The United States Court of Appeals for the Second Circuit has released a secret Obama administration memorandum detailing the legal justification for a 2011 drone strike in Yemen that killed Anwar al-Awlaki, an al-Qaida leader born in the U.S.
The memo concludes that al-Awlaki’s citizenship would not preclude the U.S. from “taking lethal action” against him, based on facts about the case submitted by the CIA, Department of Defense, and intelligence community. This summation of legality is predicated on the U.S. government’s declaration of al-Awlaki as an “operational leader” of an “enemy force” — al Qaeda.
Here’s the rationale, as summarized by Reuters:
The memo, prepared by the Justice Department’s Office of Legal Counsel, says that because the U.S. government considered al Awlaki to be an “operational leader” of an “enemy force,” it would be legal for the CIA to attack him with a drone “as part of the United States’ ongoing non-international armed conflict with al Qaeda,” even though he was a U.S. citizen.
The memo also says the killing of al Awlaki by U.S. military forces would be legal under an authorization for the use of U.S. military force approved by Congress following the Sept. 11, 2001, attacks on New York and Washington, D.C.
According to the memo, a U.S. citizen like al-Awlaki would be protected by the Fifth Amendment’s due-process clause, as well as the Fourth Amendment, even while he is abroad. But the memo states a “decision-maker,” such as President Barack Obama, could “reasonably conclude” that al-Awlaki’s actions posed a “continued” and “imminent” threat to the United States.
“In addition to the nature of the threat posed by al-Aulaqi’s activities, both agencies here have represented that they intend to capture rather than target al-Aulaqi if feasible; yet we also understand that an operation by either agency to capture al-Aulaqi in Yemen would be infeasible at this time,” the memo reads.
Citing from the Supreme Court case Hamdi v. Rumsfeld, Barron wrote that “the realities of combat” render certain uses of force “necessary and appropriate,” including against U.S. citizens who have become part of enemy forces —and that “due process analysis need not blink at those realities.
There is so much wrong in this story I don’t know where to begin.
I guess I should start by pointing out that this memo has no legal authority. It is merely the opinion of one or more White House lawyers. Other lawyers could disagree. As a matter of fact, this lawyer here does, and my opinion has just as much legal authority as theirs (i.e. none).
I can still remember when Democrats were up in arms about the “Torture memos” written by John Yoo. Progressives called the memos evidence of a war crime. I agree with that assessment.
I don’t expect them to react the same way to this “assassination memo” since it was authored by someone in the Obama White House. Lots of Republicans were okay with torture and they are okay with presidential assassination orders too so they won’t say much either.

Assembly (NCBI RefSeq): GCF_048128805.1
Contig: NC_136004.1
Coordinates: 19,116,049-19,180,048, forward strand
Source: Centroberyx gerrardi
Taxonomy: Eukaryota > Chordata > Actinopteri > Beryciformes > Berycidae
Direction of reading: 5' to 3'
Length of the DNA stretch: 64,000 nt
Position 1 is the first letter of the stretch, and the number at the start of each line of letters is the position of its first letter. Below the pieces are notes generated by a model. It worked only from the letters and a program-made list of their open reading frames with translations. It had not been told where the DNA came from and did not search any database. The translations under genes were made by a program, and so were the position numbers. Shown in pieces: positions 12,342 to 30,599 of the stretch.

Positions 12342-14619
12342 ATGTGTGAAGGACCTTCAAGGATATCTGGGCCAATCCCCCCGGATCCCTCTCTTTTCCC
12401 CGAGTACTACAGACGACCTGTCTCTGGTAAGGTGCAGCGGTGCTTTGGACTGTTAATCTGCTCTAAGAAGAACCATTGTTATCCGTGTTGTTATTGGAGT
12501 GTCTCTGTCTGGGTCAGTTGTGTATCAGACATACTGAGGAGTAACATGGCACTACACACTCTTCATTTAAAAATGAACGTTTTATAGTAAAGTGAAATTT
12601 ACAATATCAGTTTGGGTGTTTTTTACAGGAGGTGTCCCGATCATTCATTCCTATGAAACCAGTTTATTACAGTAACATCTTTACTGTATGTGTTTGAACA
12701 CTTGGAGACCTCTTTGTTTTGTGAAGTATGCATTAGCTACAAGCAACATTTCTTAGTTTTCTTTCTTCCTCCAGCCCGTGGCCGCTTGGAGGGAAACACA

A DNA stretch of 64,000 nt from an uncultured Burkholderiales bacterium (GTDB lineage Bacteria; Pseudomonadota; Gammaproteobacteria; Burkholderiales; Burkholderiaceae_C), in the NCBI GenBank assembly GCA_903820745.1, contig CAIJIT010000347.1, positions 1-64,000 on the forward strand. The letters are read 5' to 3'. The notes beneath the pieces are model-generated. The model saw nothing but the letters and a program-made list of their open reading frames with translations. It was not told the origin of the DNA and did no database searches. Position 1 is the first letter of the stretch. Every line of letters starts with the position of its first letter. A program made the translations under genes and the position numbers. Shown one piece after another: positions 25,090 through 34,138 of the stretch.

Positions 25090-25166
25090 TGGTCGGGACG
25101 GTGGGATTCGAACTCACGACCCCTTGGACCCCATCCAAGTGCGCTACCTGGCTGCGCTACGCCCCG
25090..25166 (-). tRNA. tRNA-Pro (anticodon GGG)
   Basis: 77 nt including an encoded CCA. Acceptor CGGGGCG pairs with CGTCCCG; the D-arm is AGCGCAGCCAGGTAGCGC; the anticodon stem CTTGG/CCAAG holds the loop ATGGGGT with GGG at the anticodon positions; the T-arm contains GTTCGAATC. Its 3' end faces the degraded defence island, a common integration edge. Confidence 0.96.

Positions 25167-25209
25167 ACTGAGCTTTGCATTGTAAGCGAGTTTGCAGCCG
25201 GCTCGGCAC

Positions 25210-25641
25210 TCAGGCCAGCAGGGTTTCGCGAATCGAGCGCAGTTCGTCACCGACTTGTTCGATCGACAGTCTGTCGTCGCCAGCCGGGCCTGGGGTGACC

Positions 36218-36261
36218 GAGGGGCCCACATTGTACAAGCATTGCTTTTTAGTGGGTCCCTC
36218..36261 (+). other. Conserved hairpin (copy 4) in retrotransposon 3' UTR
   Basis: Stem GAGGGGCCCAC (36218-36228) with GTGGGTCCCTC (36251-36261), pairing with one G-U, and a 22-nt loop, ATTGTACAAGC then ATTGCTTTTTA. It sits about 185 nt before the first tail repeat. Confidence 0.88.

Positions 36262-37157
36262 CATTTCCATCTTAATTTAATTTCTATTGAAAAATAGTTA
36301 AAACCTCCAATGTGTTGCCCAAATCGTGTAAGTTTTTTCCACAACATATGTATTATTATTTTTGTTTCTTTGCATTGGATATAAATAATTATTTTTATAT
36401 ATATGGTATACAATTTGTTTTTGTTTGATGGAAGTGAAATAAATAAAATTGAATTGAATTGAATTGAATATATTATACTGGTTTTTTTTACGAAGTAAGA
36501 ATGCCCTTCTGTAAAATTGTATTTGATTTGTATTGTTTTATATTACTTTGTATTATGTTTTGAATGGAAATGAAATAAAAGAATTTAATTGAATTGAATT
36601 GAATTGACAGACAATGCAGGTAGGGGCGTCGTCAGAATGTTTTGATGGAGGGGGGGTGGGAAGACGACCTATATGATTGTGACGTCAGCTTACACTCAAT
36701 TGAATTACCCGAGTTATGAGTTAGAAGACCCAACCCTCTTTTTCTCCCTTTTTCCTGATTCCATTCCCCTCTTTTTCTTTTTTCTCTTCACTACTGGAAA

Having principles and consistently sticking to them often makes you a lone voice howling in the wilderness. That’s okay, I don’t care for crowds anyway.
The easiest way to point out the flaw in the memo’s reasoning is to ask under what scenario would the police be justified in preemptive homicide of a criminal suspect. Under the law there are certain situations where the police could shoot a suspect:
a. Police may use deadly force to protect themselves or others from what they reasonably believe to be an immediate threat of death or serious physical injury.
b. Police may use deadly force to affect the capture or prevent the escape of a suspect where the officer has probable cause to believe that the suspect poses a significant and immediate threat of death or serious physical injury to the officer or others.(Fleeing Felon Rule)
I tried to think of examples where police opened fire without warning on a suspect who was not an imminent threat and the only examples I could come up with were:
1. Pat Garrett shooting Billy the Kid in the back.
2. Melvin Purvis gunning down John Dillinger.
3. Six officers ambushing and killing Bonnie and Clyde.
Compare this to the drone assassination of Anwar al-Awlaki. As far as we know, al-Awlaki was unarmed and not an immediate or imminent threat to anyone. He was having breakfast in Yemen when he was killed. Two weeks later we whacked his 16 year old son too. In both cases other people (“suspected al Qaeda terrorists”) were killed as well.
So what exactly did these people do that deserved their assassinations? Were any of them guilty of one or more capital crimes? Do we kill anyone who says “Death to America” or do we need something more substantial?
Was a warrant ever issued for the arrest of al-Awlaki? If so, what were the charges? What if the Obama administration had announced that al-Awlaki was wanted for certain crimes and gave him a chance to surrender peacefully? Did they try that option?
What is the process for issuing a presidential death warrant? Is there any kind of oversight or review? With this administration there is no point in asking if there is any accountability. The process and the evidence are all top secret. We have to trust that the power of life and death will not be abused.
Quite frankly, I would not trust ANY president with that kind of power – especially Obama. I would rather rely on the rule of law.